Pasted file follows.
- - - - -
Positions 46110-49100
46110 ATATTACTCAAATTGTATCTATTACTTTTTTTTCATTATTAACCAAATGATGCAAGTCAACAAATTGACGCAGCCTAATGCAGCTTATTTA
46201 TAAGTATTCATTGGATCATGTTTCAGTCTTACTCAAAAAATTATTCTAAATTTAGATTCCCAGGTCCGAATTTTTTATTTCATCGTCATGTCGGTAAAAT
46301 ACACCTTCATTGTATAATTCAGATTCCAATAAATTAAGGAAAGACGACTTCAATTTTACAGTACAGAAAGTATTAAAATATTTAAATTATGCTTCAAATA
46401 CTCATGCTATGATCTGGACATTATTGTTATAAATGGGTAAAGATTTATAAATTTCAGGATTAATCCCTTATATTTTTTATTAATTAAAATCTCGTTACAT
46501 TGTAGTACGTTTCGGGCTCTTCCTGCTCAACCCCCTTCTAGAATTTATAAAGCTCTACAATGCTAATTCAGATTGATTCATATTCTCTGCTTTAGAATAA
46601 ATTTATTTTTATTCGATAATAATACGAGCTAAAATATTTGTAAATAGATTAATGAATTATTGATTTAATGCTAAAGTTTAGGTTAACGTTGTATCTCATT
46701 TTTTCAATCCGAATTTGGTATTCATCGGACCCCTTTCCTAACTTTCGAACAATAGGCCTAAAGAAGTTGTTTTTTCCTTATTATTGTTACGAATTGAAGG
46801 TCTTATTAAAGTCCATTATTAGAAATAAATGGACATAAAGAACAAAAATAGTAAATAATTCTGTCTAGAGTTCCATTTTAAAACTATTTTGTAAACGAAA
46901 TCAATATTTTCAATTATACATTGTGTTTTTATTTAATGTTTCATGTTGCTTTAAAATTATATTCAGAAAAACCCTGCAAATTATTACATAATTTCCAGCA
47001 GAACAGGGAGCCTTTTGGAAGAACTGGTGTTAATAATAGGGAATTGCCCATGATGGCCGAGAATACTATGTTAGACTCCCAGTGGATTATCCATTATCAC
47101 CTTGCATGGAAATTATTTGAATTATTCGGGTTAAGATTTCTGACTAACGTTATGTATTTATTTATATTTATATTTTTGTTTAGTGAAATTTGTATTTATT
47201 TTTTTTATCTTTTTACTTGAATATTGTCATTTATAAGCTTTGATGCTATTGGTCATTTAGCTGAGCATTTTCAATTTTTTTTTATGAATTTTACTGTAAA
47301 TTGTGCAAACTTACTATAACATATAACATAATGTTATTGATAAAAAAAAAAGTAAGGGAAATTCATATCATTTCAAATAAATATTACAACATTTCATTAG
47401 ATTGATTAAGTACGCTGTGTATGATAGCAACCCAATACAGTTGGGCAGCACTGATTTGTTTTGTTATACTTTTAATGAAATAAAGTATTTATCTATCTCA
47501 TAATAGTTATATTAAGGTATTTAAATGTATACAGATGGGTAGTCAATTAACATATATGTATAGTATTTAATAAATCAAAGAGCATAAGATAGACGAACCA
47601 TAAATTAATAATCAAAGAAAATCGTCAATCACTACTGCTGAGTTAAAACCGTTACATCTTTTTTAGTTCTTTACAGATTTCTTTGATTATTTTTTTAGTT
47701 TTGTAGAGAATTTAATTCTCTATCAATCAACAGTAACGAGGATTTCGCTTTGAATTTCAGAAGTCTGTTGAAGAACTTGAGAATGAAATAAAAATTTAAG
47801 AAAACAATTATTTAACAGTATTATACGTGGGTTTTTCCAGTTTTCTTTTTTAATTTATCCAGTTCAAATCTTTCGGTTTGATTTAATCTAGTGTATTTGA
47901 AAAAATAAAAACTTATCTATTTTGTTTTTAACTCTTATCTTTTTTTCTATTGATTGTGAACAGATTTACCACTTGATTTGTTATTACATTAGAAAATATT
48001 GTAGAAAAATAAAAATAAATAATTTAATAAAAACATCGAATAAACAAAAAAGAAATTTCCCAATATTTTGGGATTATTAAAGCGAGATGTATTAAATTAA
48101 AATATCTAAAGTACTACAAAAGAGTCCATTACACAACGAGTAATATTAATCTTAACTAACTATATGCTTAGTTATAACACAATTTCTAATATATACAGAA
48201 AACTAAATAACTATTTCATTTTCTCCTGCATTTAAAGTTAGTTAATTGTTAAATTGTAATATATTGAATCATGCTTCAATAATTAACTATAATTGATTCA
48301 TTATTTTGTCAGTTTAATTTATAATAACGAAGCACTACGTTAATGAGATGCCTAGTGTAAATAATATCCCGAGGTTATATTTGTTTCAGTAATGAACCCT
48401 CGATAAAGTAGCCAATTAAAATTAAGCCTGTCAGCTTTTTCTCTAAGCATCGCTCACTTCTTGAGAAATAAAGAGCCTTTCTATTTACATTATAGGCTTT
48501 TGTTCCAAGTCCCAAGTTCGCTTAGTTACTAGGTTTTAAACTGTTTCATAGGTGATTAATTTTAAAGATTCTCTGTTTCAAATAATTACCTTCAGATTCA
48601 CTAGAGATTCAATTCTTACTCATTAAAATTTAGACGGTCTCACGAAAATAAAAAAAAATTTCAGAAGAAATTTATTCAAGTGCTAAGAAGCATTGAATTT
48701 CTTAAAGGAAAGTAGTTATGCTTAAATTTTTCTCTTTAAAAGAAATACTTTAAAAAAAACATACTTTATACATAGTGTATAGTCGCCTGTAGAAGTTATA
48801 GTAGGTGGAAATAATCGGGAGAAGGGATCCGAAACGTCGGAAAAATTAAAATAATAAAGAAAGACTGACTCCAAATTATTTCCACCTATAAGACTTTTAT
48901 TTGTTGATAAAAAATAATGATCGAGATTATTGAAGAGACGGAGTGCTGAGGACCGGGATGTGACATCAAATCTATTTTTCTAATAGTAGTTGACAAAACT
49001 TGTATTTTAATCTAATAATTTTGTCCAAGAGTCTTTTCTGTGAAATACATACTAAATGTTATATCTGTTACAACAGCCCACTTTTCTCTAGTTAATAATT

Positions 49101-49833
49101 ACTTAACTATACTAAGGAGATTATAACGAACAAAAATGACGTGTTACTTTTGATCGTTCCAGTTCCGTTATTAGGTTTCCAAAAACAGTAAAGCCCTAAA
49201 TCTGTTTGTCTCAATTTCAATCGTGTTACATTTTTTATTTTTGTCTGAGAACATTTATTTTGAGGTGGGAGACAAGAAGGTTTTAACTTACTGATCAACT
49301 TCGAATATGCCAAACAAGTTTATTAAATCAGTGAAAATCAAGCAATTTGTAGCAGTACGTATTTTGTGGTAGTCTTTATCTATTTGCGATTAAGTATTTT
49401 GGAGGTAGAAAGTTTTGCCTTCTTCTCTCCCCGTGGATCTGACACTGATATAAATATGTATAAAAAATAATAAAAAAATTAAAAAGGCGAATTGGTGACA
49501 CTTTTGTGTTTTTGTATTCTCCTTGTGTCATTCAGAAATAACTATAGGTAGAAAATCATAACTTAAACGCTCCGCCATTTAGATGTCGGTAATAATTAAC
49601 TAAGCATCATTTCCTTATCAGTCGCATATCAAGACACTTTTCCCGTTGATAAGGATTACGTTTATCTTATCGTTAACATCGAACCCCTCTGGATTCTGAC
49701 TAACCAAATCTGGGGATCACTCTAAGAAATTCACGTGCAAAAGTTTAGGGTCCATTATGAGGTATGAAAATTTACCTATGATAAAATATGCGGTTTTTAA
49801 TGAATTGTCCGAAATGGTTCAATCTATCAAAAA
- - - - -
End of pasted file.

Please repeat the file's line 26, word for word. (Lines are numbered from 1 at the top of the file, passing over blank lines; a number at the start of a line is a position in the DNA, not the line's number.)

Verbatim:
48501 TGTTCCAAGTCCCAAGTTCGCTTAGTTACTAGGTTTTAAACTGTTTCATAGGTGATTAATTTTAAAGATTCTCTGTTTCAAATAATTACCTTCAGATTCA